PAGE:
2 Oct Reykjavík, Iceland
3 Oct Tórshavn, Faroe Islands
4-5 Oct Suðuroy, Faroe Islands
6-9 Oct Tórshavn, Faroe Islands
10 Oct Queensferry, Lothian
11-12 Oct Fort William, Lochaber
13-15 Oct Plockton, Wester Ross
16 Oct Fortrose, Easter Ross
17-18 Oct Craigellachie, Banffshire
19-20 Oct Edinburgh, Lothian
21 Oct Berwick-upon-Tweed, Northumbria
22 Oct Seahouses, Northumbria
23 Oct at sea, ex Newcastle
24-26 Oct Amsterdam, Netherlands
The Faroe Islands (Føroyar in the Faroese language) are an archipelago in the
North Atlantic Ocean, about 200 miles northwest of Scotland, 280 miles
southeast of Iceland. There is evidence of habitation as far back as the 5th
century, but the current population is descended mostly from Norse and
Norse-Gaels who settled from 800AD on, migrating mainly from Ireland and
the Scottish islands. Genetic studies suggest that 80% of DNA passed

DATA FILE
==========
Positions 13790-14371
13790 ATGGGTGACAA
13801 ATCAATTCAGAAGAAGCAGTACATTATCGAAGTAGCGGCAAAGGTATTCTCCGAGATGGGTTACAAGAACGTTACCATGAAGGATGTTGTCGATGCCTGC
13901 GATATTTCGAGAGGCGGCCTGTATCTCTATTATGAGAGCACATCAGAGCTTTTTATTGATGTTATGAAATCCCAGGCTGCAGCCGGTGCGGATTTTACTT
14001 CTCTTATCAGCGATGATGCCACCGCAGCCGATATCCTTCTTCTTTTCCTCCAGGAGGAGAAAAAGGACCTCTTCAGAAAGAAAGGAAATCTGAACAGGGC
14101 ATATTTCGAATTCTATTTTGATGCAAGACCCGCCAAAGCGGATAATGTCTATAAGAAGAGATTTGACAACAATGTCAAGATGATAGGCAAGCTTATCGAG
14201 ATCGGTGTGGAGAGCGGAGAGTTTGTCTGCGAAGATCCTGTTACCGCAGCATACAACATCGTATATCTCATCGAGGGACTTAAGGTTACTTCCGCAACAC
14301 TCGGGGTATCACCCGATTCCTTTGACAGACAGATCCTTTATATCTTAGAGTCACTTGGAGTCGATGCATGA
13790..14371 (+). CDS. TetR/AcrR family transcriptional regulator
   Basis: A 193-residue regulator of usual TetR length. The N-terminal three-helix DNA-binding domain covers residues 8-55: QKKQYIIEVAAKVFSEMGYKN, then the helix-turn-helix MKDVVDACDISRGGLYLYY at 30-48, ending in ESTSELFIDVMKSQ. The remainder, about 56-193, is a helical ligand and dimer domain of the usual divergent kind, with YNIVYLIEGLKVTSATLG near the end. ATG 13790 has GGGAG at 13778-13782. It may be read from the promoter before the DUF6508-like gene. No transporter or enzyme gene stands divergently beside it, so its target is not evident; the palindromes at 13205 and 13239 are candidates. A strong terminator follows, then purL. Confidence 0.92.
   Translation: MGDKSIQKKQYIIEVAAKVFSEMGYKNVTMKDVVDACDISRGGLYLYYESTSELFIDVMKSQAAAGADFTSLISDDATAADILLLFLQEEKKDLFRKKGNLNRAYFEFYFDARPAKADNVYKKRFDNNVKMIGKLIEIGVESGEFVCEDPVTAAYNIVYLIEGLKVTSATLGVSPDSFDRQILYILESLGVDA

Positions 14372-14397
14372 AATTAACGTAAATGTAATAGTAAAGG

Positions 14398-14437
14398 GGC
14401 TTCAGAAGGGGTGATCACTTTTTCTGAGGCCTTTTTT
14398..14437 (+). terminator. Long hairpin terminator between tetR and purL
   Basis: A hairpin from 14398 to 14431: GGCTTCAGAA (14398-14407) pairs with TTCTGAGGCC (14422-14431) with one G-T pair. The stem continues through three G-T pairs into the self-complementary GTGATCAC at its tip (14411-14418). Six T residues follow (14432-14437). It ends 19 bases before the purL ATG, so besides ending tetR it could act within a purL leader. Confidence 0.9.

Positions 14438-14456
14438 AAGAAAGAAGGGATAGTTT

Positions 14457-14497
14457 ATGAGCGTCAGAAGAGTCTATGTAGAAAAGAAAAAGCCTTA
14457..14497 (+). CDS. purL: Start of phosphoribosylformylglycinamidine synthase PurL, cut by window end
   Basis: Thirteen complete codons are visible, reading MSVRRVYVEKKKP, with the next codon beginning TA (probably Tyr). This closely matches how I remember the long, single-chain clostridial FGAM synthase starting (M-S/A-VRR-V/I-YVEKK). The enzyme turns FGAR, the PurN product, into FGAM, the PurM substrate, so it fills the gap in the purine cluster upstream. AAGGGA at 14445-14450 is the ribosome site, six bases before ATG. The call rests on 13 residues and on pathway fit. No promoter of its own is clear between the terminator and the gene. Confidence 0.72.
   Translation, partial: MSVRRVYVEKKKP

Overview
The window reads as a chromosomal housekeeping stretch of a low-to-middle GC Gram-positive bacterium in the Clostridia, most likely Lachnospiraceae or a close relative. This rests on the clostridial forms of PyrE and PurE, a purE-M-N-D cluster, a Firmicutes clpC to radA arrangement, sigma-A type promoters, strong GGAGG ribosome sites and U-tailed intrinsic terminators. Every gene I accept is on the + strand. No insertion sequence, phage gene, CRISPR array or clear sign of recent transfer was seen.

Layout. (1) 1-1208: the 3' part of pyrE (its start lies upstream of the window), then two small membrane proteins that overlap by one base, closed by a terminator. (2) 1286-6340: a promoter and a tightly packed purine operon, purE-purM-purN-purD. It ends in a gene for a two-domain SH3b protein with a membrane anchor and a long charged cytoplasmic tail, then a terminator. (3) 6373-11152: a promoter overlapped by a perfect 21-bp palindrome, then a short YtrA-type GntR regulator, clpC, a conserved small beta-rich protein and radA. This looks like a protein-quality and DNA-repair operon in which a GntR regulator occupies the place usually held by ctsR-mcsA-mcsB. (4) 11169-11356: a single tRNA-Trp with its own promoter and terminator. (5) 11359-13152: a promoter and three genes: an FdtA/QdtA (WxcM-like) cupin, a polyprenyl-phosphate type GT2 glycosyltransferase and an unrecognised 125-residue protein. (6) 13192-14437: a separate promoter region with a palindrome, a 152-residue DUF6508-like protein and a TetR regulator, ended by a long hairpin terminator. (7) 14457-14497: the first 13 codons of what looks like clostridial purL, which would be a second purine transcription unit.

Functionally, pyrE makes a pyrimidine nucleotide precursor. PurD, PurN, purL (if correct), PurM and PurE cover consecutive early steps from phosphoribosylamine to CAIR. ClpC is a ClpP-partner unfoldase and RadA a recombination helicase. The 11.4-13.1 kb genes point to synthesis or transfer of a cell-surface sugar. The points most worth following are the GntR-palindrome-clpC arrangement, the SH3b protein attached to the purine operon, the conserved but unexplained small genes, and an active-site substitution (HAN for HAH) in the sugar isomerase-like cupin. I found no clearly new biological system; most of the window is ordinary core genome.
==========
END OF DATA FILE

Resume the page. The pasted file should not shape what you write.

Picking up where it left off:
through male lines is Nordic, the rest Gaelic; female-passed DNA is the
reverse. Føroyar was part of the Norwegian kingdom from the 11th century, but
the 1814 Treaty of Kiel, ending the Kalmar War, made it Danish territory,
along with Iceland and Greenland. Home rule was passed in 1948, and the
Faroes are a more-or-less autonomous country within the Danish kingdom, as is
Greenland. (Iceland became an independent republic in 1944; Føroyar has
scheduled a referendum on full independence for April of 2018.) Of roughly
50,000 residents, about 20,000 live in and around Tórshavn, the capital. The
rest are scattered over seventeen of the eighteen major islands. The people
speak Faroese, derived from Old West Norse (as is Icelandic), and Danish;
many speak English, as well. Currency is tied to the Danish krone.